PowerMizzou – Tiger Tip-Off Preview: Arkansas
Mizzou got off to SEC play on the right foot, taking down No. 19 Kentucky in its conference opener on Dec. 28. The win earned the Tigers a spot in the AP Top 25 poll for the first time in nearly two years, debuting at No. 20. The team now heads out to take on another ranked team in No. 13 Arkansas.
The Razorbacks have had a strong start to the season, with their only losses coming against Creighton in the Maui Invitational, who was ranked No. 10 at the time, and LSU in last week’s SEC opener. It’s one of the program’s most talented teams in history, with head coach Eric Musselman bringing in the No. 2 recruiting class in the nation. However, Arkansas has seen a few starters go down due to injury and could be vulnerable going into its matchup with Missouri.
Head coach Dennis Gates knows his team will still need to be well-prepared to come out with a fourth-straight victory.
“I mean, that’s a great program. Coach Mus does a great job. Their crowd is an unbelievable crowd and they have done it over a long period of time,” Gates said on the College Hoops Today podcast. “I was a young assistant at Nevada when Coach Mus was the head coach for Reno Bighorns in the (NBA) G League. So I’ve seen him and known him for some time, I respect everything that he’s done and everything that he will do.”
TIP TIME INFORMATION
No. 20 Missouri (12-1, 1-0 SEC) at No. 13 Arkansas (11-2, 0-1)
WHEN: 7:30 p.m.
WHERE: Bud Walton Arena, Fayetteville, Arkansas
TV: SEC Network
SERIES: Arkansas leads, 32-26
KENPOM PREDICTION: Arkansas 84, Missouri 76
BY THE NUMBERS
KEYS TO THE GAME
1. Pack in the paint. One of Mizzou’s biggest tasks in its SEC opener was to run Kentucky off the 3-point line, as the Wildcats were one of the best shooting teams in the country. The Tigers will need to do the opposite against Arkansas, though. The Razorbacks currently boast the second-best field goal percentage inside the arc in the SEC, trailing only Missouri, connecting on 55.5% of their 2-pointers. The Tigers have only gone up against one team this season that’s better than Arkansas in the interior — Illinois has connected on 58.1% of its 2s, which ranks 11th in the country. The Fighting Illini went 18-31 inside against Mizzou in the Braggin’ Rights game and likely would’ve been more competitive had they not shot just 22.6% from deep. The Razorbacks shoot just 30.0% from outside as a team and rarely pull up from distance. The Tigers’ defense has held opponents to 49.4% on two-pointers this year, a few tenths of a percentage point below the national average. They’ll likely need to be above average against Arkansas.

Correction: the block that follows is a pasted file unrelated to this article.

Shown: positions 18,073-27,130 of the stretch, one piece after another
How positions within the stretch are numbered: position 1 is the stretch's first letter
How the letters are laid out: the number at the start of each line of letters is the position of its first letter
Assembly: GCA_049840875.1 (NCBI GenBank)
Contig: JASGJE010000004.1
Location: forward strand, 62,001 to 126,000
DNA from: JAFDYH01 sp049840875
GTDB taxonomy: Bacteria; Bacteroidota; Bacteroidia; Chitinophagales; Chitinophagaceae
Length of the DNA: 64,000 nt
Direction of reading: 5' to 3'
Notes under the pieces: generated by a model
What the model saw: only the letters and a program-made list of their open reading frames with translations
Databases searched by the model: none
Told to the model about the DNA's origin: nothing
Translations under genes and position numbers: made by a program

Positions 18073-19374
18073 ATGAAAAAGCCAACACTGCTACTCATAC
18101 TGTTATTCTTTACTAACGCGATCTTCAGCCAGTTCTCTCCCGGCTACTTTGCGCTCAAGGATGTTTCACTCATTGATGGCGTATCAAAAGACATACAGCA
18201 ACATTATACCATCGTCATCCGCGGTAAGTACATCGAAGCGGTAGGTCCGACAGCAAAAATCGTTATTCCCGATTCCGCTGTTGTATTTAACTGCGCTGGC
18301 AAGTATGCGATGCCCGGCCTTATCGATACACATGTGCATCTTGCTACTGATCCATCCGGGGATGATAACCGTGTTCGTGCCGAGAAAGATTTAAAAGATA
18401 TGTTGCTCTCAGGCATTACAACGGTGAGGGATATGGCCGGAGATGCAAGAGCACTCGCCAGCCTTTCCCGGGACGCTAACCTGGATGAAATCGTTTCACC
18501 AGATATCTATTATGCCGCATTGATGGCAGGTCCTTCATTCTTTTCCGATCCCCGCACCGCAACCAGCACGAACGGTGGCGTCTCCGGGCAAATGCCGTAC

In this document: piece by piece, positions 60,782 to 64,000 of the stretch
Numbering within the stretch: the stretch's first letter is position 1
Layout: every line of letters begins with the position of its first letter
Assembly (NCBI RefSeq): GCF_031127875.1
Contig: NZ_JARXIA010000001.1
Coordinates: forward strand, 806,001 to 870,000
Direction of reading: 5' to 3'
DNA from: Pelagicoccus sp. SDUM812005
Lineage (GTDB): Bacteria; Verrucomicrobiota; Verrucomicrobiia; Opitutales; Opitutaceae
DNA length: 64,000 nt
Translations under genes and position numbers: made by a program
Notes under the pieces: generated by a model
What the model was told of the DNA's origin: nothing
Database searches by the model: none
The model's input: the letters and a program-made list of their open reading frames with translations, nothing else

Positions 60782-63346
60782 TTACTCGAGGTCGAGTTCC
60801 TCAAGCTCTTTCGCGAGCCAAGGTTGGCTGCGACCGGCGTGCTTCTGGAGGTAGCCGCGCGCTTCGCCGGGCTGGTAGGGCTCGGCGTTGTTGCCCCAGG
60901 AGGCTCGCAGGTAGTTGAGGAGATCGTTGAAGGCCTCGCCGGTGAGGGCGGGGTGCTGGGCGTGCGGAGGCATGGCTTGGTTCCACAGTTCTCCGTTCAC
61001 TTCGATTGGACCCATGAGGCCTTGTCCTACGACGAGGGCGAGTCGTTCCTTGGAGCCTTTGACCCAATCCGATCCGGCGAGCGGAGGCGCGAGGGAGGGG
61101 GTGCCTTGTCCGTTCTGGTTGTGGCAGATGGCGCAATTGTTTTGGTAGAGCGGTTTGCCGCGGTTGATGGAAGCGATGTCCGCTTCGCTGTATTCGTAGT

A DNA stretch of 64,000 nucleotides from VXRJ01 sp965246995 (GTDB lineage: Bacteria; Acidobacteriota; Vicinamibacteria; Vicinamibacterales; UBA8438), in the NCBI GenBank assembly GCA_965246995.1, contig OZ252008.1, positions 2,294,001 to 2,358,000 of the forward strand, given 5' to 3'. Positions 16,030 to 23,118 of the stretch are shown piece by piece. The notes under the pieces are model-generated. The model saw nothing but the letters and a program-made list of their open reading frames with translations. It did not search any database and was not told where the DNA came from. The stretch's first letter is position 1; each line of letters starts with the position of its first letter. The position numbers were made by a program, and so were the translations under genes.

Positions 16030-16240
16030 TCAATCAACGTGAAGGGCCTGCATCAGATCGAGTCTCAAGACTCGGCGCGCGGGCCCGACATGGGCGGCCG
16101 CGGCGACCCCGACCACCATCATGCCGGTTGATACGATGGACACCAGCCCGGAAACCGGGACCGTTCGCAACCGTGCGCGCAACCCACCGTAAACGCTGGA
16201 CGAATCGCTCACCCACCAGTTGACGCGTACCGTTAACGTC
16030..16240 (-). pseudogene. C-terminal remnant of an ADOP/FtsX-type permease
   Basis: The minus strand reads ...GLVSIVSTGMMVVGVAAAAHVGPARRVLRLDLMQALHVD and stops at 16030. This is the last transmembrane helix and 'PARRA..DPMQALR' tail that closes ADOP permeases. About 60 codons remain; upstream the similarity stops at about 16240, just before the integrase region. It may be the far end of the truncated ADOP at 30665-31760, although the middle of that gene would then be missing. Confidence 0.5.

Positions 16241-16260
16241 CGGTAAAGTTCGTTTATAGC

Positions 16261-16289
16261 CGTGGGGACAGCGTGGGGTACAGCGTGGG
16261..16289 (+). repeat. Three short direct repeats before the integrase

2. Run, run, run as fast as you can. Kentucky tried and failed to keep up with Mizzou’s pace in the conference opener last week. Arkansas has personnel better equipped to match the Tigers’ speed — according to KenPom, Missouri is 30th in adjusted tempo while the Razorbacks are 37th. Arkansas’ depth has been depleted, though, with sophomore forward Trevon Brazile out for the rest of the season and freshman guard Nick Smith Jr. out indefinitely with knee injuries. In the Razorbacks’ SEC-opening loss to LSU, junior guards Ricky Council IV and Davonte Davis and freshman guard Anthony Black never came out of the game, each playing a full 40 minutes. Musselman brought just three players off the bench, playing them 12 minutes combined. Gates often goes much deeper into his rotations to keep his players fresh. By speeding Arkansas up, the Tigers could wear the team down late in the game.
3. Win the turnover battle. Both teams rank in the top 10 in turnovers forced per possession but also rank in the top 100 in turnovers allowed per possession according to KenPom. Mizzou has a slight edge in both regards and could exploit the Razorbacks as they did Illinois. The Fighting Illini’s guards were largely freshmen who hadn’t experienced the type of pressure the Tigers threw at them — Missouri finished the night with 13 steals. Black, Arkansas’ freshman point guard, currently leads the team with 3.7 assists per game but also coughs the ball up a team-high 2.8 times per game. With few options to give him a breather, Black could have a hard time taking care of the ball.
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